If you would like to learn more about our great medal winning athletes as well as all our other athletes competing at the Rio games then click here.

Go New Zealand!!!

Te Wiki o Te Reo Māori: Māori Language Week

arohatialogoKia ora tamariki! That means ‘hello kids’! This week in Aoteroa New Zealand we celebrate a very special event that doesn’t happen anywhere else in the world: Te Wiki o Te Reo Māori, Māori Language Week.

When English speakers began arriving in New Zealand over 200 years ago, Māori was the main language spoken, and many settlers had to learn te reo so that they could trade with the Māori people.

However, as more Pākehā (white skinned) came to our country and Māori people learned to speak in English, te reo was used less and less.

At school, Māori children were often encouraged to speak in English only, and some were even punished for speaking in their native tongue.

iStock_000008775653SmallBy the mid-late 1900s (about 50 years ago), very few New Zealanders were able to speak fluent te reo, and people became concerned that the Māori language was dying out.

As a result of this, te reo Māori was recognised as an official language of New Zealand in 1987, and Māori Language Week was started the same year to help promote the language and encourage the use of te reo Māori in everyday life.

Nowadays, te reo is a well known aspect of Māori culture and an important part of New Zealand’s history. It is taught in schools and kindergartens, and children can even go to special schools called Kura Kaupapa that only speak in te reo.

The use of Māori words in everyday life is also much more common, and you have probably seen signs in te reo around your local community, at the library and at school.

iStock_000018236895SmallBut even though we have made some really great improvements over the last 30 years, we still have a long way to go. You can do your bit by using te reo this week.

Here is a useful phrase to get you started:

Q. ‘Kei te pehea koe?’ (How are you?)

A. ‘Kei te pai!’ (I am good) ……….Or you might also be ‘harikoa’ (happy), ‘pouri’ (sad) or ‘hemokai’ (hungry).

Check out our Māori language books on the library catalogue!

 

4 New Non Fiction: Heroes and Wizards vs Zombies and Monsters.

image courtesy of syndeticsBeastworld: Terrifying Monsters and Mythical Beasts.

Step into a spine-chilling world of terrifying mythical beasts from ancient myths, strange sightings and folklore. Mythical beasts includes Bigfoot, the Loch ness monster and the kraken.

 

 

 

image courtesy of syndeticsHarry Potter: The Character Vault.

Unlock new information about your favourite characters from the Harry Potter movies with this book profiling the good, the bad, and everything in between. Concept art, behind-the-scenes imagery, and film stills track everyone from Harry, Hermione and Ron to Dobby, Mad-Eye Moody and Dolores Umbridge, telling their complete stories as they evolve throughout the film series. A must read for all the Harry Potter fans out there.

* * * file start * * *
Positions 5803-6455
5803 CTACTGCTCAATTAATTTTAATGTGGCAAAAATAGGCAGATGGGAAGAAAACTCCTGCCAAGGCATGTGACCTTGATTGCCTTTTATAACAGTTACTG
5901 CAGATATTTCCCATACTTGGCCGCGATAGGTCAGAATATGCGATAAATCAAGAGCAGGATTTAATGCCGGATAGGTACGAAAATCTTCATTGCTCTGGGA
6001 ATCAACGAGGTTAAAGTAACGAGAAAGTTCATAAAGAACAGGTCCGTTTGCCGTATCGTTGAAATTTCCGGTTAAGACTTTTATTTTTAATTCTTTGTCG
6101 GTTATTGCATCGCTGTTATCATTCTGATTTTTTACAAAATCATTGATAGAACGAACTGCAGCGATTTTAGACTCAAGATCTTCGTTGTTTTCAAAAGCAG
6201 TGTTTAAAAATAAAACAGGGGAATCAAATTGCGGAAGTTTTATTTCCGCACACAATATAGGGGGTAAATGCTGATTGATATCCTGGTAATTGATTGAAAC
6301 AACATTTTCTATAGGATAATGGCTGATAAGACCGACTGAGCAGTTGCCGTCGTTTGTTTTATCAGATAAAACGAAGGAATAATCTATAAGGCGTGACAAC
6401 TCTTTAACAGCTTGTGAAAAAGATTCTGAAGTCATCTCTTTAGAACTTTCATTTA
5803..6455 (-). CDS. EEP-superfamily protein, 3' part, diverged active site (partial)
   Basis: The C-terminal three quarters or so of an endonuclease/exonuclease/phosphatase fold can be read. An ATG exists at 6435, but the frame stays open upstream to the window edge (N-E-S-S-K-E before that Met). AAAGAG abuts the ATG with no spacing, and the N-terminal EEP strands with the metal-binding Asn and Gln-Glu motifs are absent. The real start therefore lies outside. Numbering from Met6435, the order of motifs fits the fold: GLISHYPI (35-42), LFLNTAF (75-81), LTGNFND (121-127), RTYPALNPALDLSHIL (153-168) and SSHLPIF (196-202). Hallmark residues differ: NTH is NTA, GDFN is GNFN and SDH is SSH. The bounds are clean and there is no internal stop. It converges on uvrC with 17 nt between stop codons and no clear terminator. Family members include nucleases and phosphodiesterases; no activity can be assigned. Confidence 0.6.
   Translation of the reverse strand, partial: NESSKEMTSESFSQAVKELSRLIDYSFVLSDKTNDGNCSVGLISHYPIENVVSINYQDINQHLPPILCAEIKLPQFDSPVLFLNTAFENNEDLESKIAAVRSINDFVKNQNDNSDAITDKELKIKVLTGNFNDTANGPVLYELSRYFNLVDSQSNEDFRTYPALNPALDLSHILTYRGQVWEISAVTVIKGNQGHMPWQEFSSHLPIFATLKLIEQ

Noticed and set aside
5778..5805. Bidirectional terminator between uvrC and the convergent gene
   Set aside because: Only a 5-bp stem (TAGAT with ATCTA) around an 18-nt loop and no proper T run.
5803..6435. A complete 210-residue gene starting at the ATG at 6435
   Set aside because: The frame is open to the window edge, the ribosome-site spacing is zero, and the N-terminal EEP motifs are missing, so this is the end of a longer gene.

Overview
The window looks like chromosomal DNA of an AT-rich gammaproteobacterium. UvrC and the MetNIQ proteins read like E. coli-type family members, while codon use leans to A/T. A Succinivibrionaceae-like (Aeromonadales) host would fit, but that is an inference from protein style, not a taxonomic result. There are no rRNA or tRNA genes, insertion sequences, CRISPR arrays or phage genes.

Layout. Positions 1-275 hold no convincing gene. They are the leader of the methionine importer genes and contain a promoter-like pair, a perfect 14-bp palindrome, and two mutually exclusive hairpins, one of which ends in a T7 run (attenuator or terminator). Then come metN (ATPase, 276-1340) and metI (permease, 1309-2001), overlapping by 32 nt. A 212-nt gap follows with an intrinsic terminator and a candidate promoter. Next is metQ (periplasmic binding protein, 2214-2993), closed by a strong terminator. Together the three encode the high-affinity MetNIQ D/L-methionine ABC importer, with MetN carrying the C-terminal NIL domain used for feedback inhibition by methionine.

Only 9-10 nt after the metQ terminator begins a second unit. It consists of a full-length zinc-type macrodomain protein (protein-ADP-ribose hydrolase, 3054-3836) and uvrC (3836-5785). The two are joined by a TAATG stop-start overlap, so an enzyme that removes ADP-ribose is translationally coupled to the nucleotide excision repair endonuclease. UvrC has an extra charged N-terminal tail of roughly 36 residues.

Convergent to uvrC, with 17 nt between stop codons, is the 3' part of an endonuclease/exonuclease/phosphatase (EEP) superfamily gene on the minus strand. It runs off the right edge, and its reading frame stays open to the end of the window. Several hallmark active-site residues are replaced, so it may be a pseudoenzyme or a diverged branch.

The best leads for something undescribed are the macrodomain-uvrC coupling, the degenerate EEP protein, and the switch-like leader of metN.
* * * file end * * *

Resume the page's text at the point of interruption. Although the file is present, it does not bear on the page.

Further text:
image courtesy of syndeticsZombies: The truth behind history’s terrifying flesh-eaters.

Zombies, are they real or some made up story? Only reading Zombies: The truth behind history’s terrifying flesh-eaters, will allow to separate fact from fiction. This book describes ancient history, medieval lore, and modern portrayals of zombies in today’s popular culture. A must read for anyone who is interested in information about zombies… or who wants to prepare for a zombie apocalypse.

 

image courtesy of syndeticsPaws of Courage: True Tales of Heroic dogs that protect and serve.

Inside each courageous canine beats the heart of a hero. Readers will cheer for the hero dogs featured in this collection, profiled with stunning photos and inspiring tales of bravery, friendship, heroism, and devotion. Great for ages 10 years and over.

 

 

Who are New Zealand’s cultural icons?

Here’s a great website to tuck away in your favourites for future homework. It’s called Cultural Icons.

Go here to watch recordings of interviews sharing the histories, stories and experiences of some of New Zealand’s most significant arts and culture contributors.

You may not have heard of many of the New Zealanders features on this site, but they are all fascinating people – artists, mountaineers, activists, environmentalists, writers, poets, musicians, film-makers, dancers and more! Next time you need to do and assignment on a famous New Zealander, why not choose one from here?

You can find a complete list of the cultural icons that have been interviewed so far and watch their videos, and there are some great links to other informative NZ websites.

Cultural Icons

Kids’ Club Review by Niko: Josephine off the Rails

Josephine off the Rails, by Diane Miller

I like this book because you can visit the train from this book – Josephine at the Early settlers museum in Dunedin. I liked the dog – Ralph and the adventure they had on the old rail trail. I liked like pictures in the book .

3 stars

Reviewed by Niko from Wadestown and Otari School , 5 years old